Taking the Wow Factor to a Whole New Level

We all aim to do a great job, make our clients happy, and keep them on our client roster for a long time. But it takes a little more to create exceptional client relationships. The relationships that become partnerships and last for the long-term, resulting in a steady stream of referrals and a genuine enjoyment on both sides.

It’s not just doing a good job, or even exceeding the client’s expectations. It’s about the entire experience. And providing an exceptional experience requires consistency.

Here are a few ways to consistently carry excellence through all stages of a relationship with a client to create a more memorable experience and make them more likely to come back and recommend you to others.

Prospect/New Client Stage

At this point, your hands-on knowledge and experience are relatively unproven. A client hires you based on a number of factors — portfolio, word of mouth, likability, perceived value — that are bolstered by the direct communication you have with the client.

During this communication-focused stage, the primary wow factor with a client is responsiveness. To demonstrate your excellence to the client, you should respond to all of their messages quickly and completely. To take it one step further, you may be able to anticipate and answer potential questions and go out of your way to give them exactly the information they want, even if they don’t ask for it directly.

This kind of communication early on in the process sets the stage for what the client can expect during the rest of the relationship.

Project Stage

Once you begin working together, solid communication and responsiveness are not only vital, but also expected. The client probably wouldn’t be working with you if you are difficult to communicate with and require tracking down and regular nagging to get things done.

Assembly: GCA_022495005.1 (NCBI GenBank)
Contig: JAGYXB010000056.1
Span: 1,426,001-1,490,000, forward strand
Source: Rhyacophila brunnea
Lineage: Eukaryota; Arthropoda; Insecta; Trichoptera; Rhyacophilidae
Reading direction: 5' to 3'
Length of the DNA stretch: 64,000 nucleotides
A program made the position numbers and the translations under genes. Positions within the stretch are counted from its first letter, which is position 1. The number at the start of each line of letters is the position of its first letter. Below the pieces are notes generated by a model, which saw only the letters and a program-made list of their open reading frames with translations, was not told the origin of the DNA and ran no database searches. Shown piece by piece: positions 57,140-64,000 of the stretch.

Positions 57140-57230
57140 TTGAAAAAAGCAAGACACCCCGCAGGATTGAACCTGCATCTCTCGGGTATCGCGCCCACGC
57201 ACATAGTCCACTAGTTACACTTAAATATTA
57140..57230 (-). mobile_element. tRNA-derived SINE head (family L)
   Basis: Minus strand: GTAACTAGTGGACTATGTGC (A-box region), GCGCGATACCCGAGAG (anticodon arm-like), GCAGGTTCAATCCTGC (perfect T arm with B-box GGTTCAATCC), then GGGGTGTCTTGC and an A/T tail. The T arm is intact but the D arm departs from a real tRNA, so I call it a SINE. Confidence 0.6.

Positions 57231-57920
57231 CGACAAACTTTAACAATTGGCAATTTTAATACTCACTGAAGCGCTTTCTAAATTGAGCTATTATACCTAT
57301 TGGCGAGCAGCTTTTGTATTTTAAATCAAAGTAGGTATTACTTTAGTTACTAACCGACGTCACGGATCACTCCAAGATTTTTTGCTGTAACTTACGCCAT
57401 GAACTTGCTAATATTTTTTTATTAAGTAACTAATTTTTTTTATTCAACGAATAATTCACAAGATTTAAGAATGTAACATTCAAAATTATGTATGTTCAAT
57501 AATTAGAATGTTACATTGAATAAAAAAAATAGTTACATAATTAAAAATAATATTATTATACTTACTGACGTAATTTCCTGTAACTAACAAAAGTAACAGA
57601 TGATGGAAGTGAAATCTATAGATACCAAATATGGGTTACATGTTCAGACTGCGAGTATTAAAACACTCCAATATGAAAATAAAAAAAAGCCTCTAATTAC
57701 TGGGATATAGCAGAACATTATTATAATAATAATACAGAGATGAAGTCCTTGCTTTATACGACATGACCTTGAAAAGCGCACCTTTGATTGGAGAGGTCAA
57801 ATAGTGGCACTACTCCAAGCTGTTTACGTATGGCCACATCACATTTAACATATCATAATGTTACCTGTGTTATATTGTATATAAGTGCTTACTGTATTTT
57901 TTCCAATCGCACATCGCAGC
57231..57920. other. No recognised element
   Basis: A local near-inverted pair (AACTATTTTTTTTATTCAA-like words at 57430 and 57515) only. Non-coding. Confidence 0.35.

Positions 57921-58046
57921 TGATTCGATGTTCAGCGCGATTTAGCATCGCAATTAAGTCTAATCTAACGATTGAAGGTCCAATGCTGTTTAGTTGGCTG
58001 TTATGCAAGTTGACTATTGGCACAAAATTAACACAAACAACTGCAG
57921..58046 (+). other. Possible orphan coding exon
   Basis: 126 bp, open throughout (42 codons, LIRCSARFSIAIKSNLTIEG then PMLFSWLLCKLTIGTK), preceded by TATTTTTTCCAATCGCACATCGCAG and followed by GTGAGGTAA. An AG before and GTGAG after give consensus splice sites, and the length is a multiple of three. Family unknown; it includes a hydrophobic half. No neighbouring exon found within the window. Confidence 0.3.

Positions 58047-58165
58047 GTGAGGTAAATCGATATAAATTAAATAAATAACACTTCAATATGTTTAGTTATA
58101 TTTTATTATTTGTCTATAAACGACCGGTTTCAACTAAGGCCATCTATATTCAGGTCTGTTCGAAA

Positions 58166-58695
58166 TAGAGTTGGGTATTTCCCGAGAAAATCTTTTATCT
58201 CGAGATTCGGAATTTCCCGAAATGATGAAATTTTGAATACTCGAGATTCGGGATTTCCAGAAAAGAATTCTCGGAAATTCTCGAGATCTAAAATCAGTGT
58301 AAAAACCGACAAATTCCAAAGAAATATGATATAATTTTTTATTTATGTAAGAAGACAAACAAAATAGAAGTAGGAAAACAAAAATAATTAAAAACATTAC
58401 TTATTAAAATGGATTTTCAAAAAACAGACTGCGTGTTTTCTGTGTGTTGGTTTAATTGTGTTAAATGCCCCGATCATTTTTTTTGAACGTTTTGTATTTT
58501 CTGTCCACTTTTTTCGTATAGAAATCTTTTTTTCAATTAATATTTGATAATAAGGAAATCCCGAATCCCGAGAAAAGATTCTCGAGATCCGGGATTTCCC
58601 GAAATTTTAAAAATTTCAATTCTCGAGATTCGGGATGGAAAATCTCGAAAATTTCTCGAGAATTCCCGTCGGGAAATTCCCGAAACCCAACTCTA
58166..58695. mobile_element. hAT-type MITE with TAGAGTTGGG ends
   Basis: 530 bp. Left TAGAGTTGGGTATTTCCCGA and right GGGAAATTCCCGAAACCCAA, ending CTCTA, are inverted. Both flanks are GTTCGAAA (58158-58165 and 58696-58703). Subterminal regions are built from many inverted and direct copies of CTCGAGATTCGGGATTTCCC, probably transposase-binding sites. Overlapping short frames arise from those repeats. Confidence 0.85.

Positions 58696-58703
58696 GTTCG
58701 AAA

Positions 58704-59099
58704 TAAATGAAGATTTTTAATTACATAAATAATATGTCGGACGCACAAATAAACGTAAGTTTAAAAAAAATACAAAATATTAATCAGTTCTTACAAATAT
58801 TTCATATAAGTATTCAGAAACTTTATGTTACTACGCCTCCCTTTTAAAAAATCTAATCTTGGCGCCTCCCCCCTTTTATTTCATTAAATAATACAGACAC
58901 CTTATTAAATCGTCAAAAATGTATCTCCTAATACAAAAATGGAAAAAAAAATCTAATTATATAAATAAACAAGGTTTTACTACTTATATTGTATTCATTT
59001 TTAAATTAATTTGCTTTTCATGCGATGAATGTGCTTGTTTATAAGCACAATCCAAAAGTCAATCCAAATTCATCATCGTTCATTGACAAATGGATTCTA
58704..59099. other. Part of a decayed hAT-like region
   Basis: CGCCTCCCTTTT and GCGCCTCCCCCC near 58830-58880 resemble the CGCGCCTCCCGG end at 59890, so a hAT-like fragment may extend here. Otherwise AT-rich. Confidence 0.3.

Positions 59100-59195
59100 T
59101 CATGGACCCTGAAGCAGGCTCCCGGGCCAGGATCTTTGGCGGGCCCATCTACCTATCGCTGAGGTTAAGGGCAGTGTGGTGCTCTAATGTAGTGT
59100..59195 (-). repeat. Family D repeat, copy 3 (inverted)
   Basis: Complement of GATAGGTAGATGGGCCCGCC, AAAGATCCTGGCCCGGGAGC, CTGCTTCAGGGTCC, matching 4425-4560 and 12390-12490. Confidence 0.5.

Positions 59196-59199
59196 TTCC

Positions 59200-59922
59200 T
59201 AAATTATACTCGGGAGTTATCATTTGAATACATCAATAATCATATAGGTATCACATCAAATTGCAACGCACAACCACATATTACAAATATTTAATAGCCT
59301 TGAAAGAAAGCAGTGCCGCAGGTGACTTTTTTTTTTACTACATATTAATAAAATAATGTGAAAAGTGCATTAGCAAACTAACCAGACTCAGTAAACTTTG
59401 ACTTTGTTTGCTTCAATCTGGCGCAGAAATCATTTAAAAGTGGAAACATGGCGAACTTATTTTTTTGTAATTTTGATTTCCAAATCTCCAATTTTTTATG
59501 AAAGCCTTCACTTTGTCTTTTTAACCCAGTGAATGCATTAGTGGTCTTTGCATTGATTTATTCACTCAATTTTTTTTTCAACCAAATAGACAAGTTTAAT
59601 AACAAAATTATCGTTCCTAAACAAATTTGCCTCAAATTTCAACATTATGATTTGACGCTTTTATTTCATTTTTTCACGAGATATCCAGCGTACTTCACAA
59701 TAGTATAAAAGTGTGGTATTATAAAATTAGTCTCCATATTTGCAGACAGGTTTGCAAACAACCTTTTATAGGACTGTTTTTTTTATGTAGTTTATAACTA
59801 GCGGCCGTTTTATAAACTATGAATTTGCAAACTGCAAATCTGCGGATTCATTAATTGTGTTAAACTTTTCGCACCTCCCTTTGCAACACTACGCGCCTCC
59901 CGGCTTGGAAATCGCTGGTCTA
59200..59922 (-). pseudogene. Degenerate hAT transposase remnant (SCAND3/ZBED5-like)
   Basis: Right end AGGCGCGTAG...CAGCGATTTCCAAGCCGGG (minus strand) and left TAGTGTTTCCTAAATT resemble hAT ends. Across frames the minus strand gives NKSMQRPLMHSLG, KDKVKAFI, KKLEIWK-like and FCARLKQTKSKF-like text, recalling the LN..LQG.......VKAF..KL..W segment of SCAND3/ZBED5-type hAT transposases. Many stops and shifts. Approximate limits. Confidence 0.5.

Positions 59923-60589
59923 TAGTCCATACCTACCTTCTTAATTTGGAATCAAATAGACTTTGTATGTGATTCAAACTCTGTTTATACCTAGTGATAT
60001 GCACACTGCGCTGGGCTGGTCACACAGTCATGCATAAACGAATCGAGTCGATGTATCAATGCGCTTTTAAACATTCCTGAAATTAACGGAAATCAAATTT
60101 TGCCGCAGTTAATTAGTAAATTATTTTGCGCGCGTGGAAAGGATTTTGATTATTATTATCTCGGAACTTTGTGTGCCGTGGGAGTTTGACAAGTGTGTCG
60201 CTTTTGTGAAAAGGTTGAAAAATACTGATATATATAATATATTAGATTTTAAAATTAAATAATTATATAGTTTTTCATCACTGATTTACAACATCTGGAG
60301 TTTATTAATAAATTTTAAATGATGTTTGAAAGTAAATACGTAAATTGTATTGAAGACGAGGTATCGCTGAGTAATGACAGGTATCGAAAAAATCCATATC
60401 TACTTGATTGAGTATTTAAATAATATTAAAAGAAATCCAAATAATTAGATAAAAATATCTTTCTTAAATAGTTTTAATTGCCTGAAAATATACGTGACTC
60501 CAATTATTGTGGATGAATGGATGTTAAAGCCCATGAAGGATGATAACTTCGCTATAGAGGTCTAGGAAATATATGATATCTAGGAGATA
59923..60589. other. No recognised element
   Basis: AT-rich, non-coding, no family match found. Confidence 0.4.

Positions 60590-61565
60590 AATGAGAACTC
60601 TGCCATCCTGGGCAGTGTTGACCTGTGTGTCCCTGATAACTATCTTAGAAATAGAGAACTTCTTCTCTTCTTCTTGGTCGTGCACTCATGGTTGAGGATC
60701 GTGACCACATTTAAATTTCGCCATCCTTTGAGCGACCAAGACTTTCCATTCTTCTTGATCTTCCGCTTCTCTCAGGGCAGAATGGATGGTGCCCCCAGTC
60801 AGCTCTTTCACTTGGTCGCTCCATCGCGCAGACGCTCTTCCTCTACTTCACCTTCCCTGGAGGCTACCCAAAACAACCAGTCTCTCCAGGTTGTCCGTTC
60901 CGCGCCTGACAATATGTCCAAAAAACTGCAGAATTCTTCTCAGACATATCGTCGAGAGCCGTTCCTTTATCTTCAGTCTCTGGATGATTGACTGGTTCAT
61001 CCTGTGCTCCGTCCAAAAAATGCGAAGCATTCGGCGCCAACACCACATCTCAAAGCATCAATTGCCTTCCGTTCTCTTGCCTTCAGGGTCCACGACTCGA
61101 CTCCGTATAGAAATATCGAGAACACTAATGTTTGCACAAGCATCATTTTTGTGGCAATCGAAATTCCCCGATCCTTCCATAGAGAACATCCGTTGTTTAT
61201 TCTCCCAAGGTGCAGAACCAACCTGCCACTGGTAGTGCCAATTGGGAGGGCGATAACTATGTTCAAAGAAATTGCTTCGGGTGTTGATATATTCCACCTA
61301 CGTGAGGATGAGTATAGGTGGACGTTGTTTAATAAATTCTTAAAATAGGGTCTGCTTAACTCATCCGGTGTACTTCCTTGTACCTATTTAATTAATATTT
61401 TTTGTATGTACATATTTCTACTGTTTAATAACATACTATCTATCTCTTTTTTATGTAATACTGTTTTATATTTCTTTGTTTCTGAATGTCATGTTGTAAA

To go beyond the standard, you want to make the entire process as easy as possible for the client. During project planning, take the lead by driving the project and making suggestions when appropriate. And as importantly, let the client take the lead and have a chance to contribute as well. A general open mindedness and “can-do” attitude, tempered with a dose of reality, can elevate a good experience to a wow experience.

After the Work Stage

This is where many potentially great client relationships drop. Just because the work is done and you’ve been paid in full, it may be tempting to move along to the next client, physically and mentally. But now is the time to make a statement about the value you provide.

Once the project is complete, give the client all of the files and other data for the project quickly. If there are more steps to the project that don’t involve you directly, outlining what comes next can be useful for clients as well.

When you hand everything off, to avoid a “this is the end of the road” feeling, tell the client that you will still be available if there are any questions or problems with the work you completed. This kind of reassurance can magnify the “team” dynamic of the relationship. Now may also be the perfect time to address other needs the client may have or begin to plan phase two of the project, avoiding a dead stop to the working relationship.

And finally, nothing may speak more to your desire to develop a long-term relationship than asking for feedback. Ask the client what it was like working with you, especially what you can do better. Then implement changes based on their feedback. This says loud and clear that you listen, are dedicated to making your relationship better, and want to continue to work with the client.

What do you do to go above and beyond your clients’ expectations?

Image credit: dleafy

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  • AndrewCooper

    Alyssa, what a fantastic read! :D I loved every single word! All of it is pure gold!

    It’s easy to see a pattern forming throughout the article – Communication. It’s all about communicating with the client and the sub-communicating activites that help bring that “Wow” factor to a whole new level and having the client leave a meeting, or end a phone call, or reply to an E-Mail with a little smile on their face.

    Maybe you could write up a blog post on developing the client relationship after the work has been completed? The work is done, there isn’t really anything else the client would need from the company so there isn’t really the option of trying to sell some add-on service to the existing client, you’d just like to keep a healthy business-to-client relationship going.

    Thanks for the great read that had me smiling all the way through reading it, right up to posting this comment ;)

    • http://www.avertua.com Alyssa Gregory

      Thanks, Andrew. This is certainly one of the best comments I’ve ever gotten! :-)

      Great post idea … Stay tuned!

      • AndrewCooper

        You’re totally welcome, Alyssa. This is one of the best blog posts I’ve ever read ;)